The second context is the policy context. Here the overwhelming issue raised by venues was that of the New South Wales government’s “lockout laws” which tightly control late night alcohol sales and admission to venues. Introduced in 2014 in order to combat alcohol-related disorder (especially in Sydney’s King Cross area, which had seen two men die as a result of being “coward punched”), the laws impose strict conditions on alcohol sales after 10pm. In addition venues inside Sydney’s Central Business District (CBD) are no longer allowed to allow customers entry after 1.30 am –  even if they’ve just popped out for a fag – and all venues must stop serving alcoholic drinks at 3am (

The lockouts have certainly divided opinion. The opponents, such as many of the venues interviewed, point to the decimation of the city’s Kings Cross as an entertainment zone and the closing of over 40 venues. Proponents point to reduced crime figures and drastically reduced admissions to hospital accident and emergency departments over weekends. Confusing the issue  – and outraging opponents of the lockouts  – is the fact that some venues, namely leading casinos within the CBD, are exempt from the legislation. More than once it has been suggested than for New South Wales legislators the right to gamble far outweighs any notion of a right to party. The legislation is currently being reviewed by the high-profile, retired, High Court judge, Ian Callinan, who is due to report in August (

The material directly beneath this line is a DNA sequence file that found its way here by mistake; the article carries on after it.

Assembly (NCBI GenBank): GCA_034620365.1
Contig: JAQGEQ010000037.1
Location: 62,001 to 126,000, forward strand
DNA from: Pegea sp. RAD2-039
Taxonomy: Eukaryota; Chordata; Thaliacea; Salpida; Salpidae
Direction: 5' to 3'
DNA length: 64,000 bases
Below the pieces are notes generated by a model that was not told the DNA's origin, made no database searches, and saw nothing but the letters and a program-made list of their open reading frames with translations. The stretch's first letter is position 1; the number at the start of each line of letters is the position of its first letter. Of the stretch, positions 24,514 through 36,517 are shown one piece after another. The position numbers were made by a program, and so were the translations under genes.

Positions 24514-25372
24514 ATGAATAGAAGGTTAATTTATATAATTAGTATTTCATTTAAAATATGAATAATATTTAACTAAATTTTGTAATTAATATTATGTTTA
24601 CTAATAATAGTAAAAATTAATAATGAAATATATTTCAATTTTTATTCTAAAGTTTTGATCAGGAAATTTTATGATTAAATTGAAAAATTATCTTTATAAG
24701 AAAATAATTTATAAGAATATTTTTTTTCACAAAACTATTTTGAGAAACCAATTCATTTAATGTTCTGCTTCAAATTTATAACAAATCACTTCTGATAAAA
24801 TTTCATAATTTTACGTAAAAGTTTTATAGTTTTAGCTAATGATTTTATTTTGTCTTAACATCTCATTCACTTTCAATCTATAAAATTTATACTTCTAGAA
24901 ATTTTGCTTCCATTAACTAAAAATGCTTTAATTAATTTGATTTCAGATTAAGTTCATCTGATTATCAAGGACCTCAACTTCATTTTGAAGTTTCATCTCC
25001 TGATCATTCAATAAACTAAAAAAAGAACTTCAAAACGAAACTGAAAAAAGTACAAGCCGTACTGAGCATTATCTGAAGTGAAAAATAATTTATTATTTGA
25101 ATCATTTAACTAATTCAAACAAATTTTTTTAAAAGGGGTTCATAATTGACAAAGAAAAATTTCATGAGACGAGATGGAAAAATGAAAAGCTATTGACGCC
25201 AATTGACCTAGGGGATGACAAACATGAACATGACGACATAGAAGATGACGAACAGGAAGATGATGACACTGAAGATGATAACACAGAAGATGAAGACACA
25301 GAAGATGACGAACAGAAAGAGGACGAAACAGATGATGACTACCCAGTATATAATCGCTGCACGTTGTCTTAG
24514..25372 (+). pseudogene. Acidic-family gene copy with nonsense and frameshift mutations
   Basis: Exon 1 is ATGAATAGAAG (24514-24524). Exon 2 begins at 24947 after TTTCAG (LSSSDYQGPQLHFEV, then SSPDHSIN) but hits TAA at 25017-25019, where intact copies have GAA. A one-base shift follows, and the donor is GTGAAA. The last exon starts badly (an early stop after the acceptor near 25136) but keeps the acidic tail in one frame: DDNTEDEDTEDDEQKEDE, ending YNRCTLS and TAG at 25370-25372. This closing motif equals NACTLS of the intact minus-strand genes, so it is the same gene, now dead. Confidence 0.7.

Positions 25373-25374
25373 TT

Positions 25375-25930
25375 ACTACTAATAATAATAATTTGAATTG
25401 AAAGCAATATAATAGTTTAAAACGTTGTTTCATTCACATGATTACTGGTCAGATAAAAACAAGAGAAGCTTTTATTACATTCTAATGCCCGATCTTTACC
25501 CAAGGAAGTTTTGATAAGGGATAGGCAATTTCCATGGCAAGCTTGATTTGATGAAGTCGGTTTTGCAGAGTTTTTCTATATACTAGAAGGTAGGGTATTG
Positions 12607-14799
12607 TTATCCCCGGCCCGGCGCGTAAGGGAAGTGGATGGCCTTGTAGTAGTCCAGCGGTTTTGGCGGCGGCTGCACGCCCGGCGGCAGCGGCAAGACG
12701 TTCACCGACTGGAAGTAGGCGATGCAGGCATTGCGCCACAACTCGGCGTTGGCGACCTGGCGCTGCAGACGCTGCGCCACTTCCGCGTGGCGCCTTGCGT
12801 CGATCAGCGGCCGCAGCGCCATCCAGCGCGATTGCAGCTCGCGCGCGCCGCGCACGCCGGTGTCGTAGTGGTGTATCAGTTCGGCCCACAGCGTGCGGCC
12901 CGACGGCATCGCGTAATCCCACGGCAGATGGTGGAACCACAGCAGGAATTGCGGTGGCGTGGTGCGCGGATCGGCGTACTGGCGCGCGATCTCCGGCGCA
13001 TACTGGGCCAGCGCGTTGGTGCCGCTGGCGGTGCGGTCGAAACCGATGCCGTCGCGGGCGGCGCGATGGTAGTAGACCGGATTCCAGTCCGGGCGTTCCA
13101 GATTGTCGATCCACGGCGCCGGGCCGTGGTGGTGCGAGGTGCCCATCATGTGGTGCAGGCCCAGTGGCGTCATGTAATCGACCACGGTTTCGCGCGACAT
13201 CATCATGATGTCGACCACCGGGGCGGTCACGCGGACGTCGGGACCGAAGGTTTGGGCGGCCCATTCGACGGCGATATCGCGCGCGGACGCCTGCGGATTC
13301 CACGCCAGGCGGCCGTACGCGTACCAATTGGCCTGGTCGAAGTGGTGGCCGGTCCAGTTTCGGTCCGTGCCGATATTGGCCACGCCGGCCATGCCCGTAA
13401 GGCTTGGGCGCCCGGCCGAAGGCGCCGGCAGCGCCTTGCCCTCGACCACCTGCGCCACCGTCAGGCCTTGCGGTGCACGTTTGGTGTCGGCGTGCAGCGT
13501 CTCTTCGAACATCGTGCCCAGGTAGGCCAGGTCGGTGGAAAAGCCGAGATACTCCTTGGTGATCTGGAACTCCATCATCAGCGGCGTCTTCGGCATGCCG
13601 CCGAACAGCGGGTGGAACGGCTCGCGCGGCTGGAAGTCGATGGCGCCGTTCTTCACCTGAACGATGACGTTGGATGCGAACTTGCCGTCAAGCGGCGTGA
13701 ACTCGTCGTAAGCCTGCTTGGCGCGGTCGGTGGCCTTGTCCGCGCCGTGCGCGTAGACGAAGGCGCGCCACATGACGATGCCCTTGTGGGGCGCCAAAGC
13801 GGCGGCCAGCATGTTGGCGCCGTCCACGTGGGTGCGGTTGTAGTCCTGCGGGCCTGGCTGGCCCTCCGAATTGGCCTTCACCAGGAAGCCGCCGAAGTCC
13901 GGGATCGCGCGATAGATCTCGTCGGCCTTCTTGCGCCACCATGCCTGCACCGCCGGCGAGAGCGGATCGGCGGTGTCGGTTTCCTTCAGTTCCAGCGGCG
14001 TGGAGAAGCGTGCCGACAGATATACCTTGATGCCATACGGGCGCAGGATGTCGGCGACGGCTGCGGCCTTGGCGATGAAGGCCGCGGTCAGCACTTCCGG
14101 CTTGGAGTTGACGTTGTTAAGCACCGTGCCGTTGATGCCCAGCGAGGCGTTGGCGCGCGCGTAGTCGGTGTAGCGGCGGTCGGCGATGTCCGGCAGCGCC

For this writer one notable aspect of this was that the lockouts not only affected the venues which had closed, but also the programming of those which remained. This can generally be seen as a move towards populism as the need now is to get the punters in and make up for lost revenue. It also might mean that venues which had cross subsidised early evening live music with late night EDM were now moving to dance only. Clearly the lockouts are a multidimensional phenomenon.